Starting today, PC gamers can plug in an Xbox One controller and use it as a joystick and controller pad replacement.
Microsoft announced the Xbox One controller’s PC drives earlier today, making good on a promise it made just before the Xbox One’s launch.
When Microsoft made that promise some PC users feared that Microsoft would use the demand for a PC compatible Xbox One controller to push accessory sales. That fear turns out to be completely unfounded. Users will only need the software package posted to the MajorNelson website and a microUSB cable to get the Xbox One controller working on their PC.
The company is also doing the right thing by gamers when it comes to device compatibility. Microsoft says it worked to make sure that any game that was compatible with the PC Xbox 360 controller, will work after users apply the Xbox One Controller’s drivers for their Windows desktop, notebook or tablet.
The drivers themselves come in two different versions. The first is for x86 computers and there’s another for x64 computers. Users will want to figure out which drivers their computer needs by diving into My Computer, or Computer areas in Windows 8 and Windows 7 then looking for what system type their PC is. The overwhelming majority of Windows devices sold in the last four years are x64 PCs.
Microsoft can to enable PC support for the Xbox One controller without extra hardware because it’s able to switch the connection over to a wired connection when plugged into the Xbox One. This wasn’t the case with the Xbox 360 and users were forced to pick up a wireless controller adapter to get that console’s controller working in their favorite PC games.
It’ll be interesting to see just how many people will take advantage of this functionality. Microsoft has made a ton of missteps in the PC gaming space. First Microsoft positively dropped the ball with its Games for Windows Live service. Initially, it was meant to be sort of like a version of Xbox Live for PC gamers. Users could purchase new games through the service’s PC client, saving them from having to go to individual developer’s websites to purchase games. The service flopped not once but twice and Microsoft killed off the project for good a few years ago. It’s ironic that Microsoft can’t get a decent PC games ecosystem going since the overwhelming majority of PC games are made for and played on its Windows operating system.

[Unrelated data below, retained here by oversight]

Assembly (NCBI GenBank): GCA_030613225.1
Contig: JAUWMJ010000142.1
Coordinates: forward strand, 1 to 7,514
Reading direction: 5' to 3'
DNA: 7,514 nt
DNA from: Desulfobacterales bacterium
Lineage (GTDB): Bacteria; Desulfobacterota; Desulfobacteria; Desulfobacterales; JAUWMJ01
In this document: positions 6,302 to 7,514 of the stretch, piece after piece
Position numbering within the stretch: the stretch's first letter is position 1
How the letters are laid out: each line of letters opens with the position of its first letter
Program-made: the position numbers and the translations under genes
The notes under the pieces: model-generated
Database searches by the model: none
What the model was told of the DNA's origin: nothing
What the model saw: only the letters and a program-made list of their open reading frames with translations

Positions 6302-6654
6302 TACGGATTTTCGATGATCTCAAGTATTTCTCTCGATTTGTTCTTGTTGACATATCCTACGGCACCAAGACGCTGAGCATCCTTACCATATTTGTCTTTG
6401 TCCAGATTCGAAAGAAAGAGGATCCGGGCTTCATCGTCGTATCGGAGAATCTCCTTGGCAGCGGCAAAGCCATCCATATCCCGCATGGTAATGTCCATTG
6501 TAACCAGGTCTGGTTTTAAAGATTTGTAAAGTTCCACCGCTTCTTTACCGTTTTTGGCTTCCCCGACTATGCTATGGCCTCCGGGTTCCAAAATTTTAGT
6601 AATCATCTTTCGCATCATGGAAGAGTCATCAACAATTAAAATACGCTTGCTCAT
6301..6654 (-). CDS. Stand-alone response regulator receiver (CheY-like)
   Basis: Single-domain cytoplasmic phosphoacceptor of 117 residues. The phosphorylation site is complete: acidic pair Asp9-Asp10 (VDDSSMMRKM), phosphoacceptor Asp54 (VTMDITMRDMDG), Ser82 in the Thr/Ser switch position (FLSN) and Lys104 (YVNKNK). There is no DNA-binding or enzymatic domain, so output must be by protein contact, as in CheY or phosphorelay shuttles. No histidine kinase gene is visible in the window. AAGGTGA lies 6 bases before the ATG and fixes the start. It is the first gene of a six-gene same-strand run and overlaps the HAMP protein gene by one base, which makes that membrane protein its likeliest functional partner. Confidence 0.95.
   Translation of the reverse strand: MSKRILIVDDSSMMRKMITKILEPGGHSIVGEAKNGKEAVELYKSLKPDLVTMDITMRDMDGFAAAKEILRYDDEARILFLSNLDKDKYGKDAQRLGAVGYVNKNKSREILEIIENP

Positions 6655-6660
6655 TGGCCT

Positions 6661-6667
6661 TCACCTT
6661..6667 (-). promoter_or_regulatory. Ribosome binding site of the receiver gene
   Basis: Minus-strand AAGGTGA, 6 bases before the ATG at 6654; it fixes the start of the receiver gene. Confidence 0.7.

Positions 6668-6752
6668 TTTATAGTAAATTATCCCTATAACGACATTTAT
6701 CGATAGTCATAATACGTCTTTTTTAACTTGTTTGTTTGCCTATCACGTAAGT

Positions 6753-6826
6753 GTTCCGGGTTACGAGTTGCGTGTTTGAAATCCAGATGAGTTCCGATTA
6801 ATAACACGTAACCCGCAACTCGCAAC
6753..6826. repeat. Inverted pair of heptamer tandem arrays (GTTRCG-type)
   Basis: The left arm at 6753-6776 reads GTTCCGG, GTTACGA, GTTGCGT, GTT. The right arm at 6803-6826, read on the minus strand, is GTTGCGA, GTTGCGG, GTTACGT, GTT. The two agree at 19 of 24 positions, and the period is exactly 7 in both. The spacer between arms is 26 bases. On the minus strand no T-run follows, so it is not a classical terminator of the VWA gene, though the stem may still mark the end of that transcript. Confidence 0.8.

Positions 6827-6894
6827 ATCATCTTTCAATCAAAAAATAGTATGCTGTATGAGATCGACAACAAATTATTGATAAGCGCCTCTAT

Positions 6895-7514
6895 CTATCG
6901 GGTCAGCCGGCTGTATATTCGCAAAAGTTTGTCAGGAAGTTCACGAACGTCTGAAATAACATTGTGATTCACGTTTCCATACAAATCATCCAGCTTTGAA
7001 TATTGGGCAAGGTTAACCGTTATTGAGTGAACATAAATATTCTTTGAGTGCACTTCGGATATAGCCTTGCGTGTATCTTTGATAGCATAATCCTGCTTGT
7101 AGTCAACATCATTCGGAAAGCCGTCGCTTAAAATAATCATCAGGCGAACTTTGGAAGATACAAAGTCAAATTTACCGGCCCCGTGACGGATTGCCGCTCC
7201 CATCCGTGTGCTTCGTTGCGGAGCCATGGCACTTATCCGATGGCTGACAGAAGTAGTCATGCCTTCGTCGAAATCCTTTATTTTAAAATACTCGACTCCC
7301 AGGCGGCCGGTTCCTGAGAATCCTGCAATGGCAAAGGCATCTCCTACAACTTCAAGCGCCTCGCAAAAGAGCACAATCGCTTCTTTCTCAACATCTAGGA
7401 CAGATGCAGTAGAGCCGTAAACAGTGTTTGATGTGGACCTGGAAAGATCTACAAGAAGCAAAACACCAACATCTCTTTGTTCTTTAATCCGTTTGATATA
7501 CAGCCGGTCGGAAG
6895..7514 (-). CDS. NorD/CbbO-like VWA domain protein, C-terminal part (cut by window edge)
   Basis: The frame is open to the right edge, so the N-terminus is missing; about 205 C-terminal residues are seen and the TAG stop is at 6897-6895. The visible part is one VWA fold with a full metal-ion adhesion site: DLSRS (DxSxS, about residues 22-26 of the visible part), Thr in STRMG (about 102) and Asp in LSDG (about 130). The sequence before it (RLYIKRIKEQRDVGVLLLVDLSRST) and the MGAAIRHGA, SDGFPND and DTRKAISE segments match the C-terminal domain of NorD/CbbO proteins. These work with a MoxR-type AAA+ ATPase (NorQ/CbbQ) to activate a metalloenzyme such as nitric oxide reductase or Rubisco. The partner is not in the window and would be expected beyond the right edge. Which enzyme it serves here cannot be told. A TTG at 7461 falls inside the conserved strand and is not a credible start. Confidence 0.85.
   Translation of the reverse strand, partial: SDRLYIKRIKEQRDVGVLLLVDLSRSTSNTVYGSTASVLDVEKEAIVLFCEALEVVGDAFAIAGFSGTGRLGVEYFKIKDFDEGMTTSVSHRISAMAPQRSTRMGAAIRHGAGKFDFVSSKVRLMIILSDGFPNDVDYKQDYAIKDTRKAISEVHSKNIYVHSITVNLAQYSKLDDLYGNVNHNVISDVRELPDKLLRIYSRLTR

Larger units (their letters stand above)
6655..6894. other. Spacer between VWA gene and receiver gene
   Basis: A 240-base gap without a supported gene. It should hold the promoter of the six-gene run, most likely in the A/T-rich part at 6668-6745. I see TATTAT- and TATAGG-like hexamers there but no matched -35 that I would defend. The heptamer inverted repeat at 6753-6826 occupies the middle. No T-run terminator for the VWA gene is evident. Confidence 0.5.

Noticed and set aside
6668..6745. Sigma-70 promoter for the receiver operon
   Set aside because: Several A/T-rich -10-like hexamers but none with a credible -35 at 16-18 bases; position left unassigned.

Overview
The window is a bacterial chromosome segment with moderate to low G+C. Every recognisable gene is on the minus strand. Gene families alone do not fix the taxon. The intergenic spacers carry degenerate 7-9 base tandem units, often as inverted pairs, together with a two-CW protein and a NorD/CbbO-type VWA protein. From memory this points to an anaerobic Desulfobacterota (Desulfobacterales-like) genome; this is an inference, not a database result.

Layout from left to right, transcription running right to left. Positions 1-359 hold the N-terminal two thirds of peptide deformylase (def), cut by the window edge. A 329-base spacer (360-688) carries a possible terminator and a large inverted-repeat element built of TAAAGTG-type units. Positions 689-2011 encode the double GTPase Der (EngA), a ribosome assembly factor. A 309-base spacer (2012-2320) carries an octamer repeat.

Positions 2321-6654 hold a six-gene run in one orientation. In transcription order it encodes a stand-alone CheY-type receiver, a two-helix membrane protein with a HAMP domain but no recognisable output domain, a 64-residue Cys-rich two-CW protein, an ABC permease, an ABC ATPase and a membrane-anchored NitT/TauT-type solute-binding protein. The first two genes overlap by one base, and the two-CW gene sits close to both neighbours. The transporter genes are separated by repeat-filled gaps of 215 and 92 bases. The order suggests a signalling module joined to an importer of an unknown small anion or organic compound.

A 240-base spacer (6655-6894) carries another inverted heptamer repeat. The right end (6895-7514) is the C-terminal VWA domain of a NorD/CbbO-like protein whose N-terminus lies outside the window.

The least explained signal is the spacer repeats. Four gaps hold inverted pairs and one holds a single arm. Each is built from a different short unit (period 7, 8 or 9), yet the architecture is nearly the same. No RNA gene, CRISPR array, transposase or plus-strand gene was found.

Microsoft tried to sort-of revive its fortunes in the PC gaming space with Xbox Games for Windows. Essentially, that program consists of a bunch of independent games published to the Windows Store. Many of them include support for the Xbox 360 controller, and all Xbox for Windows games allow users to earn Xbox Live Achievements to go towards their gamer score.
Microsoft told attendees at the Game Developers conference that company would have more to share about its “longer term plan for multiplayer gaming and marketplace on Windows,” according to Polygon. He went on to indicate that the company would have more to share about its new vision for PC gaming on the Windows platform this summer. Whether Microsoft plans to share any information about this at its E3 Press Conference next week remains unclear.
What we do know is that there should be a lot of time for Microsoft to talk about Xbox One games and Windows games that support the Xbox One controller at its Media Briefing. The company has spent the last month making announcements that would have been normally held for the event.
On June 9th it plans to debut a $399 Xbox One, and just yesterday Microsoft ditched the Xbox Live Gold pay wall that forced users to pay $9.99 to use apps like Netflix and Hulu Plus. In the last few weeks it also announced 2015 release dates for Quantum Break and Hulu 5: The Guardians.